Children are very good at regulating their own food intake, and although it may seem like your child eats next to nothing, by the time you’ve factored in snacks and drinks, he may well be getting enough nutrients to meet his needs. But extreme fussiness becomes a problem when:
- You’re worried that your child’s food intake isn’t meeting his energy requirements
- You have to prepare alternative meals at short notice because his food is left untouched
- You feel you have to supplement your child’s diet with vitamin supplements
- Your child is extremely anxious about eating, perhaps to the point of making himself sick
- You suspect your child may have nutritional deficiencies, with symptoms including irritability, weight loss or poor weight gain, tiredness, disturbed sleep, hyperactivity and constipation.
Why does it happen?
There are many reasons why a child may go off his food:
- Antibiotics can upset the gut flora leading to a loss of appetite
- A food intolerance which causes pain or trapped wind may make your child reluctant to eat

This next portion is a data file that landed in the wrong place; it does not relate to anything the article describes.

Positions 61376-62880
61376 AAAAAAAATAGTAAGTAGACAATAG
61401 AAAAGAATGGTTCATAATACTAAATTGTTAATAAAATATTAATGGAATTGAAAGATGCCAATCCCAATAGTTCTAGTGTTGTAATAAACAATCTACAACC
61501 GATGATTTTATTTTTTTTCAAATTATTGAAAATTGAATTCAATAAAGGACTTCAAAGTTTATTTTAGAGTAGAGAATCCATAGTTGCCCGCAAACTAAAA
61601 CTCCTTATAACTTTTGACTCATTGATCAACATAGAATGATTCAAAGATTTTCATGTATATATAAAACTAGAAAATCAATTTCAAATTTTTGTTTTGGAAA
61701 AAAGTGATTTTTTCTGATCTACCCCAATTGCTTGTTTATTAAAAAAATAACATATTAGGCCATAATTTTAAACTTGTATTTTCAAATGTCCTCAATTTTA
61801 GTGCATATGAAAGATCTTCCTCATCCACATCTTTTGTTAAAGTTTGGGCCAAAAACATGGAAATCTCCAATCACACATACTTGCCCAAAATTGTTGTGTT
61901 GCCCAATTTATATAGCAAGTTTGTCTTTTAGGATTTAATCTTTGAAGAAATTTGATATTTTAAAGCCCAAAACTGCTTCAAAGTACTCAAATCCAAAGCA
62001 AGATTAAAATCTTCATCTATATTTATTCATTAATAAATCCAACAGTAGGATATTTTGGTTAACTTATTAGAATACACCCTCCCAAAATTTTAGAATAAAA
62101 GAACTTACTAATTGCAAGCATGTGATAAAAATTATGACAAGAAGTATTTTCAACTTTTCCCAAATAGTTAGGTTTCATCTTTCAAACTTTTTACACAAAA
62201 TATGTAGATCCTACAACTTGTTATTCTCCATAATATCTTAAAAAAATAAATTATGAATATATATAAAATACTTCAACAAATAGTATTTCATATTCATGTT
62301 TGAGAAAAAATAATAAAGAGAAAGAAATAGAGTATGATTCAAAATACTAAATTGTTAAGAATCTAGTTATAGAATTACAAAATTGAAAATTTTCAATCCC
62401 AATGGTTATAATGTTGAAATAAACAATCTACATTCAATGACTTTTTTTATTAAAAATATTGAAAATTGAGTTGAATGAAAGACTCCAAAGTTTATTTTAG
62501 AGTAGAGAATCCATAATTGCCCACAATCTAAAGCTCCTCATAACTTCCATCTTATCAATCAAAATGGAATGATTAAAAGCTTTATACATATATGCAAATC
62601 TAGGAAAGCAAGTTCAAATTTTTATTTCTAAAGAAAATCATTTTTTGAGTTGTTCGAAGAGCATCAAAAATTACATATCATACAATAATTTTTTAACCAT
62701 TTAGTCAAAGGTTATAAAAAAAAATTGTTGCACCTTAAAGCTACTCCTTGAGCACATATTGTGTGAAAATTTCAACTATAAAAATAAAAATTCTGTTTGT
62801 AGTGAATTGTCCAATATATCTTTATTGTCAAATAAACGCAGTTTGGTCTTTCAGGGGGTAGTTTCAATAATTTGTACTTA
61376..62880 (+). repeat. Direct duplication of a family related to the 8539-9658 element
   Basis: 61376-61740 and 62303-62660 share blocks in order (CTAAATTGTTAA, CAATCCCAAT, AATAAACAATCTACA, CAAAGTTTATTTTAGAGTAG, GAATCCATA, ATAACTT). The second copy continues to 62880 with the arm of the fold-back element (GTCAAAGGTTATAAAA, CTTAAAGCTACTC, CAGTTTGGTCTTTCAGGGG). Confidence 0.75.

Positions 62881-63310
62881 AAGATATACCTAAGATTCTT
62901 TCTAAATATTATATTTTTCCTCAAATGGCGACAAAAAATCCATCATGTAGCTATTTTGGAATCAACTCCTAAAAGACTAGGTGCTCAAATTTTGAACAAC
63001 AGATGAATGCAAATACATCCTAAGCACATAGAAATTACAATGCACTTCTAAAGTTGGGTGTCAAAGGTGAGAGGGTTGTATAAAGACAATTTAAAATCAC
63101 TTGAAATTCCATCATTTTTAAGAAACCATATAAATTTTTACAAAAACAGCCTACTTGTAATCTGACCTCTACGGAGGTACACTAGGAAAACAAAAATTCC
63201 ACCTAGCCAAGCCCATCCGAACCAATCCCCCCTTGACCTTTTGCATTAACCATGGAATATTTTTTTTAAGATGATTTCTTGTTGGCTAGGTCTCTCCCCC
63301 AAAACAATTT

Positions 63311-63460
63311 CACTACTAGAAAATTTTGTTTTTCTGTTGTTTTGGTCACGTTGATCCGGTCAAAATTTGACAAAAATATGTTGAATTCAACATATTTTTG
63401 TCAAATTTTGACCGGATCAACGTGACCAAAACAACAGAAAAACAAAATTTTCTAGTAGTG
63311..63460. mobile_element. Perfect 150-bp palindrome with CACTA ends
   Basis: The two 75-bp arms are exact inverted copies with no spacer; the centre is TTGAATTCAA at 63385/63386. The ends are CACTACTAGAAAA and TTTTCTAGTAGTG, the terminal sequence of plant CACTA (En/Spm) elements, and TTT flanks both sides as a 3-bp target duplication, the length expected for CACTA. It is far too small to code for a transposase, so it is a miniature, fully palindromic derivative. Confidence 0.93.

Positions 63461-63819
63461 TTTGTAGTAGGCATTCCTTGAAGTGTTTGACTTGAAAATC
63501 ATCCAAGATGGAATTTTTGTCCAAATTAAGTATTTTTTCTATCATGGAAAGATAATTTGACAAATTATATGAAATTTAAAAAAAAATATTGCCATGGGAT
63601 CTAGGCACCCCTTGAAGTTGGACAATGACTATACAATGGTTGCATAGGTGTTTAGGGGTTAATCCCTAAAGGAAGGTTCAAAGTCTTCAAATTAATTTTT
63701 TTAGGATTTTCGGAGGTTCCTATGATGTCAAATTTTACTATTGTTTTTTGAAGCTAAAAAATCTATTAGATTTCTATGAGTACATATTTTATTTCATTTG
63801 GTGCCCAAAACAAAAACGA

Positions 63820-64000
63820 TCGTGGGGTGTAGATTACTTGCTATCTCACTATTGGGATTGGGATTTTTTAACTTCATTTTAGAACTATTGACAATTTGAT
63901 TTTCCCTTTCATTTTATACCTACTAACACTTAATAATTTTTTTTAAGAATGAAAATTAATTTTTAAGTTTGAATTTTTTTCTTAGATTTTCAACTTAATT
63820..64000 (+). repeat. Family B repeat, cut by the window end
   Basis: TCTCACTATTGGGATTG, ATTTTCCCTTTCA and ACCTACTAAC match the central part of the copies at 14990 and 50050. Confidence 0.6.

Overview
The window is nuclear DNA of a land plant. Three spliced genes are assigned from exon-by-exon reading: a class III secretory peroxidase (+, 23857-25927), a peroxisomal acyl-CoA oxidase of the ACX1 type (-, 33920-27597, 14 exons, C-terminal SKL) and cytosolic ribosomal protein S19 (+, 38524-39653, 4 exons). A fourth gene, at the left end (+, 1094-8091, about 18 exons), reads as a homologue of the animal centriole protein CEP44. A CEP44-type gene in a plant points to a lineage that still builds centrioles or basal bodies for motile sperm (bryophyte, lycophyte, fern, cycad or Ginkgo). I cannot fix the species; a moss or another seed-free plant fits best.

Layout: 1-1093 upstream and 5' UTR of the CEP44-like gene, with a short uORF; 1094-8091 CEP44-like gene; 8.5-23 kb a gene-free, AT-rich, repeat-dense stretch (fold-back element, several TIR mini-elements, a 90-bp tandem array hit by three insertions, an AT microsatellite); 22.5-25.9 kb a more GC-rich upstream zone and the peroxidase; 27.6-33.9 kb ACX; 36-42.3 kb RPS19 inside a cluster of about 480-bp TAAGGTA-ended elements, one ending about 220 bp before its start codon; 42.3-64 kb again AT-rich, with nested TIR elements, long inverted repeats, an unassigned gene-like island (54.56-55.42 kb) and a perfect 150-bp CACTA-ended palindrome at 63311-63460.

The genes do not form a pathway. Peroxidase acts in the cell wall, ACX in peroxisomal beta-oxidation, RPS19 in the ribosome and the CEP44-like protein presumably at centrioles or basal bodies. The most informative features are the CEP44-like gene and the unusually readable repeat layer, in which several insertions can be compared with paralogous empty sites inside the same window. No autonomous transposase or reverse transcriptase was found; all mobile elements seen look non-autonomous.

- Teething or minor illness such as a cold can spoil your child’s appetite
- Constipation causes discomfort and cramps and can turn your child off food
- Children with autism may display more faddy tendencies and eating problems
- A child who is anxious or worried may lose his appetite
Should you be worried?
Although severe fussy eating can be very upsetting, it’s rare for a child to limit his own food intake to the point that he becomes unwell. Try asking yourself:
- Does he appear healthy, with bright eyes and clear skin?
- Is he weeing and pooing regularly?
- Does he have plenty of energy?
- Is he still gaining weight at a rate that is normal for him?
- Is there always something that he will eat, even if it’s not as varied as you’d like?
If the answer to all of the above is yes, it’s unlikely that fussiness if damaging your baby’s health. If you’re concerned about his diet, try writing down everything he eats and drinks across the course of a week. You might realise that he’s eating more than you thought.
But if his fussy eating seems extreme (for example, if he’s eating a very limited diet), has been going on for a long time, is getting worse (for instance, he’s now refusing to eat the foods that he’s always loved) or appears to be affecting his health, behaviour or weight, it’s worth seeing your health visitor. She can help you with strategies for improving his eating, or, if necessary, refer you for further help.